In a highly competitive market where customer loyalty is a premium, companies are urged to invest in automated voice services that address customers' needs.
The recommendation stems from a recent report showing that customers are frustrated by automated customer service systems. This is because companies that have put these systems in place were thinking of reducing costs rather than serving their customers. And instead of winning customers, these systems can cause customers to shift loyalties.
The report, done by research and consultancy firm Ovum, noted that businesses have lost touch with their customers, neglecting their "frustrations" over automated self-service systems instead of providing customer service.
Daniel Hong, Ovum analyst and author of the report, said: "There is significant customer frustration when it comes to automated self-service and voice recognition systems. In fact in a recent Ovum survey, one third of respondents said they found it the most challenging aspect of customer service".
Hong noted that companies opt for automated customer service systems as call volumes increase. Unfortunately, these systems do not measure customer satisfaction. Rather, these measure cost-savings to the company. In the end, instead of providing a service, customers become frustrated.
The Ovum report noted that only a two to three per cent rise in automation rates can already frustrate customers, leading to a potential increase in customer turnover.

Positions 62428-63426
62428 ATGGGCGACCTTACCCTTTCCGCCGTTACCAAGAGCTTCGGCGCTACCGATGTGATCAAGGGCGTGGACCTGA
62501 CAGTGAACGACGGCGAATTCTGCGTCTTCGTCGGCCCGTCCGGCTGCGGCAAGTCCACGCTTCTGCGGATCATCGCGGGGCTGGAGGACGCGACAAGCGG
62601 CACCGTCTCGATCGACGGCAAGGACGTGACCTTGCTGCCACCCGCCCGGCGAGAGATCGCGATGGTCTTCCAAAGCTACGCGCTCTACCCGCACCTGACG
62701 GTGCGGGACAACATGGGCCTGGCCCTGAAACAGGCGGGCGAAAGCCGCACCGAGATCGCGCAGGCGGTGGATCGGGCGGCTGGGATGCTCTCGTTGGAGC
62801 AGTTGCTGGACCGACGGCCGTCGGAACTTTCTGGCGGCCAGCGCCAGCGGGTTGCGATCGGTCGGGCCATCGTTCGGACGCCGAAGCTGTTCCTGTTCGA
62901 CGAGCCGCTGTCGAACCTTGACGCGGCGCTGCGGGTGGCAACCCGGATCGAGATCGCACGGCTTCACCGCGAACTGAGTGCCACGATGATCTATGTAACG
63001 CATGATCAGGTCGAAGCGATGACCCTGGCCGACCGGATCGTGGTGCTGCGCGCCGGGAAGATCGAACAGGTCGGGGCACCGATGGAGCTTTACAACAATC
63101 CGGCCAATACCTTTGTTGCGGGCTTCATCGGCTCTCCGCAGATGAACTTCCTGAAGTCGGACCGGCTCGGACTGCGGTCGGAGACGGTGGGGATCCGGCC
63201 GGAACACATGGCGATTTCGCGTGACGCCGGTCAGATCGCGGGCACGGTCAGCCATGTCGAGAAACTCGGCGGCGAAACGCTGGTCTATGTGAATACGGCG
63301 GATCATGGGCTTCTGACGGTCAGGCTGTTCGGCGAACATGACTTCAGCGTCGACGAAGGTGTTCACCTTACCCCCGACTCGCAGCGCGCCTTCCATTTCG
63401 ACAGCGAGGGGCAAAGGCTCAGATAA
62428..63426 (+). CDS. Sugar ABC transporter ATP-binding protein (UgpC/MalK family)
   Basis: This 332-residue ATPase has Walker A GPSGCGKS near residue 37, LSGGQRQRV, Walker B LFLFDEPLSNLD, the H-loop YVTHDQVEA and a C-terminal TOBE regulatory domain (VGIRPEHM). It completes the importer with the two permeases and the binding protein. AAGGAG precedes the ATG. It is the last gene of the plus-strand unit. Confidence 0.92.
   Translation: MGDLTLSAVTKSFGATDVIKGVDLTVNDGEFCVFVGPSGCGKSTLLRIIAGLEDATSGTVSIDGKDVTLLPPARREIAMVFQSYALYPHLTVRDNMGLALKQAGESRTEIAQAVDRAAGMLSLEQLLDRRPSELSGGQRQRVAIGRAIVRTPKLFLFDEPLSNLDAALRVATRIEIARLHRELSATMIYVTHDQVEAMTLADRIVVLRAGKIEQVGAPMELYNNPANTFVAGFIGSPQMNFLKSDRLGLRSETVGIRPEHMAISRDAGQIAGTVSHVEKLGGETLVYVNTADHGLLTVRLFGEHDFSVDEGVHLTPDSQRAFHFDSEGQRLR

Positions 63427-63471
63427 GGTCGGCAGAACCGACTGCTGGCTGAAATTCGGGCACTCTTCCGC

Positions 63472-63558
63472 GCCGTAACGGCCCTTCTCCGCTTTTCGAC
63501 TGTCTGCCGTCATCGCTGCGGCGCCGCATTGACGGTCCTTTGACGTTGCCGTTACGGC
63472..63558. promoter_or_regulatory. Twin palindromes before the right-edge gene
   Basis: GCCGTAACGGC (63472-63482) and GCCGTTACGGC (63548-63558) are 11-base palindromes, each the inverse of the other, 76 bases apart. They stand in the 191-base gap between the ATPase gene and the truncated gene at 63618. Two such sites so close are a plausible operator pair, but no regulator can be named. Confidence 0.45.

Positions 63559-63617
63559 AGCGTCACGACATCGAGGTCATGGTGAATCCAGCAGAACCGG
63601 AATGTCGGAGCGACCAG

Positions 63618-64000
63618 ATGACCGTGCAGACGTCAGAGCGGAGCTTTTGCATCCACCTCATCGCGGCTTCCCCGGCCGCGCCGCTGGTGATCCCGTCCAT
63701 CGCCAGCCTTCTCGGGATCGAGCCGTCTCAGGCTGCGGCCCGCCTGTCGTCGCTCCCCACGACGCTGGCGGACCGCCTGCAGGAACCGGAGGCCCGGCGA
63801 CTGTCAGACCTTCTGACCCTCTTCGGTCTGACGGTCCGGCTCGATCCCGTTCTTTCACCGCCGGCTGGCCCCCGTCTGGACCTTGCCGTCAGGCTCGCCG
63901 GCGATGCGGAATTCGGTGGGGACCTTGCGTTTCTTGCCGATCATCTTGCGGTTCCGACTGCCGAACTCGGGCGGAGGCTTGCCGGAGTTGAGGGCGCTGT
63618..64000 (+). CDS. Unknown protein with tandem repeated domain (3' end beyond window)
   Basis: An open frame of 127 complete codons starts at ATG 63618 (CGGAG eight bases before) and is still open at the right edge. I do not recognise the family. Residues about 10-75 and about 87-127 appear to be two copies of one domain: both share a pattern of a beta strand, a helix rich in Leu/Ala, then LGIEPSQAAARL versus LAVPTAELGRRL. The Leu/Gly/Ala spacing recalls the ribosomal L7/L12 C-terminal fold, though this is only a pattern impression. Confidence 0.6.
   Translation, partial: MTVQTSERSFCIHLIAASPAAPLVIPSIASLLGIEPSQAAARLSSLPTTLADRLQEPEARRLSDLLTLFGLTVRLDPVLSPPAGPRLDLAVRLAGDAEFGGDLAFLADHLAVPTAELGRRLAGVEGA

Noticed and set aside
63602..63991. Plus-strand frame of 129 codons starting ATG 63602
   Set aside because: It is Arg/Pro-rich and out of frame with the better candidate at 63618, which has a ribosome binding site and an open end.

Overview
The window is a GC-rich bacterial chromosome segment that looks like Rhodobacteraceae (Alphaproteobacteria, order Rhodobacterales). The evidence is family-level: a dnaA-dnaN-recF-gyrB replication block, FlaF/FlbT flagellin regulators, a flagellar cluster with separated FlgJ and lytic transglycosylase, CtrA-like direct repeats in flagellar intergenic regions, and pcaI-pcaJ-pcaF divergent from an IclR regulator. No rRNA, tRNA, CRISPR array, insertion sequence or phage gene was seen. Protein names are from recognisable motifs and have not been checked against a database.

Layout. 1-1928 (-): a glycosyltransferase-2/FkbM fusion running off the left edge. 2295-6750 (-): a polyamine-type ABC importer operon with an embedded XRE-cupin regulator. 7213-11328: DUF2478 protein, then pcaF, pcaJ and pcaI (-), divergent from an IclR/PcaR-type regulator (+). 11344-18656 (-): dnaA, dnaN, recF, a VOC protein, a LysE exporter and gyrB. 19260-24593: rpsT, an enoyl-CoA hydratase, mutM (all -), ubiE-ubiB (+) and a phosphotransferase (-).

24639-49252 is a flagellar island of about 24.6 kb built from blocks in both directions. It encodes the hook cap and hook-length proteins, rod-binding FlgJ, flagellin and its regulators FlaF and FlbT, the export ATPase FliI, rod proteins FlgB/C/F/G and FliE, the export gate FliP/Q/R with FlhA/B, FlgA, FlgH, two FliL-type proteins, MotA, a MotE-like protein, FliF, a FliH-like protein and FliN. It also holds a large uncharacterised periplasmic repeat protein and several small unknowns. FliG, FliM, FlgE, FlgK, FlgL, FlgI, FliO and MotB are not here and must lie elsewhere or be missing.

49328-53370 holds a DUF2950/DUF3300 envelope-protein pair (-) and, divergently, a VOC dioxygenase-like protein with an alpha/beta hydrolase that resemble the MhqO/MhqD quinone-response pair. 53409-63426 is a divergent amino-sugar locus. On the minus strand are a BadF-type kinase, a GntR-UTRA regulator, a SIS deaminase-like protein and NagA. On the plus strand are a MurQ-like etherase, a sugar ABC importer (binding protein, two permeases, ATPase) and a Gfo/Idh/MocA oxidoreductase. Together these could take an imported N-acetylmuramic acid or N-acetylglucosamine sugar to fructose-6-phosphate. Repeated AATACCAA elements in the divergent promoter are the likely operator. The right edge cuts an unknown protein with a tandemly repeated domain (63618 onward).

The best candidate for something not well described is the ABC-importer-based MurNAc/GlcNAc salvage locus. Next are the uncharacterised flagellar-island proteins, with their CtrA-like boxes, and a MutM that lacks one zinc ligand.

"Many businesses do not realise that their automated systems cause this level of frustration. They are not aware of what their customers are actually experiencing because they are measuring their systems by how much money is being saved. This is a vulnerable position to be in because frustrated customers are unlikely to be loyal and could be defecting to the competition," added Hong.
Hong suggested that an ideal automated customer service voice system should be customer-centric and intuitive -- easy enough for customers to use. "Also, it should give the customer the ability to reach a live agent quickly should he/she want to escalate the call to a customer service representative," he added.
He brushed aside the thought that live call centre agents will suddenly become jobless as companies find means to better address customer concerns while at the same time watching the budget. "There will always be a need for live agents but due to budgetary constraints, enterprises need to invest in automation that is widely accepted and used by their customer base," he said in an e-mail interview.
The report covered companies worldwide and across industries. But Hong said companies in the services sector, such as banking, telecommunications and tourism, should study their self-service voice systems carefully as these industries experience large call volumes.
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